April: Very well spoken!

April: Of all of your pieces what would you consider your favorite, and why?

Red House
Red House

Keith: My favorites! I know every artist will tell you this but, they’re all your children and you don’t want to make favorites out of them, you know. During every period I can go back to my work and I can look at every segment of work that I’ve done or series of work that I’ve done and there might be a favorite out of each series. It’s not necessarily a particular favorite out of all but every period of work that you do you have some that you favor more. I like some of the earlier pieces. One that I think is very simple is an abstract piece called “Red House” that goes back a number of years. It goes back to the early 90’s; it’s a simple piece of me holding my 2 kids with a red house in the back. The meaning of the piece is about a lot of turmoil, anger and frustration going on at that particular time in my life. The piece was just me trying to hold onto what was sacred and what was dear at that time despite whatever else was going on at that time of my life. There is a certain amount of heaviness in it but in the same take it is a little light and refreshing. I guess you can say it’s homage to fatherhood despite whatever else was going on at that time; you try to protect what’s important to you no matter what. That is one of my favorites!

April: You work with different types of media and sometimes you mix the media. Is this a part of your creativity?

Keith: Yea you can say that! It’s always a part of experimentation and then you also find that certain things worked well that you become fond of, or your favorite type of things to do that gives good variance and justification to a painting. I’ve always liked dabbling with everything; you’ll find acrylics, oils, charcoal, inks and collage in my pieces. It’s an instinct thing, not every piece is that way. Some pieces that are strictly oils or strictly acrylics but some just have a feel or a need for more. It may require a little bit more depth or a little bit more feeling and sometimes you have to use other media to try to bring it out. So that is my purpose for experimenting with media.

April: What is your objective in the art world?

Keith: In a whisper: World Domination, LOL! My objective in the art world is to have longevity, of course everyone wants longevity. Being able to have some sense of financial security with it, long term and try to remain relevant. Relevance is important because I want my work to be around for 2 – to 3000 years just like everybody else. Staying relevant and continue to be a working artist and keep people interested in my work.

April: So is that how you measure your success in the art world, by longevity?

Keith: Well you know, I don’t consider myself at this point in my career where I look back and can measure success yet. I’m still trying to gain success; I’m still out there grinding; I’m still trying to get there to be able to have some work in prominent galleries where it has a particular meaning to the world and to our culture to have something positive like in the MoMA Gallery and galleries of that nature. It’s always a struggle for us as black artists to be able to get to a point where we’re taken seriously. Which is also another point of trying to measure success when you’re work is being given serious consideration by places and people that matter and that could put the work out there for more people to see. Visibility is the most important thing, the more people that see it the better it is for me as an artist. I’m always trying to be seen and I’m always trying to put it out there and trying to get an opportunity to show my work and keep myself rolling. Success is a hard thing to just say. As an artist there is no retirement age, so success is one of those things that I still have a lot of time to work on trying to get. How does one measure success as an artist; to simplify a complicated or complex question would be to be able to sustain one’s livelihood with your craft. To be able to afford to be an artist! It’s not one of those things that you say you want to do, and you can just go do it because it’s one of those things I hate to use this term but it this called a hobby. It’s one of those crafts that need a constant flow of money to sustain itself. You have to buy art supplies, you have to buy paint, you have to buy canvases, and you have to buy yoda, yoda, yoda. So success is to sustain oneself as far as taking care of your personal bills, your personal needs, and to be able to keep your craft or passion going. That’s success! I hope I didn’t babble around and I hit the point I was trying to make.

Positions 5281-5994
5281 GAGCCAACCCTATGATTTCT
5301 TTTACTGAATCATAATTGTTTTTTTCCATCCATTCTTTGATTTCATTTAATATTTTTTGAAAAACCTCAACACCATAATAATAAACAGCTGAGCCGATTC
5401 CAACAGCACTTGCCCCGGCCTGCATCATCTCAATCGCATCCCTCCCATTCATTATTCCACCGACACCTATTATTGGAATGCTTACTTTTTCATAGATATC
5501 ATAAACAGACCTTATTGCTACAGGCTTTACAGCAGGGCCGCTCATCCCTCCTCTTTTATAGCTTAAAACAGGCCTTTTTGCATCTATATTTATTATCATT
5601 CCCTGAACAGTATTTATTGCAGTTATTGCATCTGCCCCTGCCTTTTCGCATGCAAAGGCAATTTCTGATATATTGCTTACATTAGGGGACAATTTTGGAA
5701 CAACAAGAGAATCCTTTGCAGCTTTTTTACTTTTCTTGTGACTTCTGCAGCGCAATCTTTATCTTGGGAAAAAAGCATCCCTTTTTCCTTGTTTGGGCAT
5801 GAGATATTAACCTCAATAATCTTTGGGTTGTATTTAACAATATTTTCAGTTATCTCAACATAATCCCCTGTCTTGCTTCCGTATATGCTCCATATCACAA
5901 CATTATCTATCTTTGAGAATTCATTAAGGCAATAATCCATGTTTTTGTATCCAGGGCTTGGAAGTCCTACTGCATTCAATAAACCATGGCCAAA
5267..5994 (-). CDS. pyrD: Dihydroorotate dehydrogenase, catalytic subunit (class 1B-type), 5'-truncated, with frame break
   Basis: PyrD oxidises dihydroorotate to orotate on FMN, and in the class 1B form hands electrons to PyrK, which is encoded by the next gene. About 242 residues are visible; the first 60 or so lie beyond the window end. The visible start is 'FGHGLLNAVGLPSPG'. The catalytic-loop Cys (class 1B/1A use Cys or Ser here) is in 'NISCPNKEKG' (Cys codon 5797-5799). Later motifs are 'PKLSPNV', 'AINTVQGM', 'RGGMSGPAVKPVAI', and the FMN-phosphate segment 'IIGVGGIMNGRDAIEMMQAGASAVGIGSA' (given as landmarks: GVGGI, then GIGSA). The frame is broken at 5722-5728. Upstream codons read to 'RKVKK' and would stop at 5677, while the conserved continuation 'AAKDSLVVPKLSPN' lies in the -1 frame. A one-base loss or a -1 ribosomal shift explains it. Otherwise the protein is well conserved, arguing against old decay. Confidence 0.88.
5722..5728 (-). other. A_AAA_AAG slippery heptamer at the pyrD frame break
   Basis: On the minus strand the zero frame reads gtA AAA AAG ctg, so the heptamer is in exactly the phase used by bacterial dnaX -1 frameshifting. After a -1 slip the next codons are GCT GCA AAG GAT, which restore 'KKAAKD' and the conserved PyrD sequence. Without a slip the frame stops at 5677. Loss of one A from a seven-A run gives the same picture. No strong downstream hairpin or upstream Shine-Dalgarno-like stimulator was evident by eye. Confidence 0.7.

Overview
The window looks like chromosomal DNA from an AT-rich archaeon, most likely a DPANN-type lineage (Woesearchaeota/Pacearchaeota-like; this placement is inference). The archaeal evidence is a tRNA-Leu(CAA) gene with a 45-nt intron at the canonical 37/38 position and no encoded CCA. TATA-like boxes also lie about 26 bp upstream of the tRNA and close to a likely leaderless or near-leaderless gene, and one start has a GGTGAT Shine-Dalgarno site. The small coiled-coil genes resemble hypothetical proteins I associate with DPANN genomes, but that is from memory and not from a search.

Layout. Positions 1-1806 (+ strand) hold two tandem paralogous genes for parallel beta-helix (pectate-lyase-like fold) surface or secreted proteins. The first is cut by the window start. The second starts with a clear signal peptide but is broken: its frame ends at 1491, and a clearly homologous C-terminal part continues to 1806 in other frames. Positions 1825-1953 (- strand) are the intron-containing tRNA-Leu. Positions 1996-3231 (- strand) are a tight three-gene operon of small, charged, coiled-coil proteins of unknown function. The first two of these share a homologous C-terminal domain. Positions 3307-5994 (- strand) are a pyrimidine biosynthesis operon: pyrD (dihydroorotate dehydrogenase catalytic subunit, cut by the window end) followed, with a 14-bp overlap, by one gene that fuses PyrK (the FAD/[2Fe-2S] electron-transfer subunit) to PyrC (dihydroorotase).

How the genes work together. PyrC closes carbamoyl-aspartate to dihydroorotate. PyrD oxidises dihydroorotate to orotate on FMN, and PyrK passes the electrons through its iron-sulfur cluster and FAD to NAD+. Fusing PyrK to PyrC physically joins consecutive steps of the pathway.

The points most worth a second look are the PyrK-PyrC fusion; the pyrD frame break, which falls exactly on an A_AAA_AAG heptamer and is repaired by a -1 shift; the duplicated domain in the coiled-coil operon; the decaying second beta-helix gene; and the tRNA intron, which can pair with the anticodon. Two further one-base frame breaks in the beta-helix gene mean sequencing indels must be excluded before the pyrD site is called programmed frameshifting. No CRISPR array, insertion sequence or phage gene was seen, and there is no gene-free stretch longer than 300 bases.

April: Point very well received! That is truly success!


Keith: Longevity that I spoke of earlier is still very important and a goal to be able to have some sense of relevance throughout history or to inspire others through what you do. The main thing with art and with music is it’s very difficult to maintain in as much as you’re day to day living and to still be able to continue doing your craft. That’s the key to success and if one can do that they should thank whomever they thank and be grateful that it can happen because it doesn’t happen for everybody.

April: What are your thoughts on the schools taking away the Art and Music programs?

Keith: Art and Music over the years has been a very important catalyst in keeping and maintaining children’s interest in school. I mean children are naturally creative, their naturally inquisitive and they have this creative source burning in them. Music and art has always been that avenue in which they can travel down to give them opportunities to do other things, not that I’m taking anything away from Math and English, everyone needs to be able to do both math and also need to know how to read and write, but those who have a gift or special interest in the arts is very important to keep them motivated. It keeps kids out of trouble and it gives them avenues in which to learn more about themselves. It also brings out a lot of those deep personal feelings that they have. It allows them to get out deep frustrations, the joys and the things that go along with being human. That’s what Art and Music provides. It also provides inspiration for those of us who bear witness to it. So it’s extremely important to keep Art and Music alive in the schools.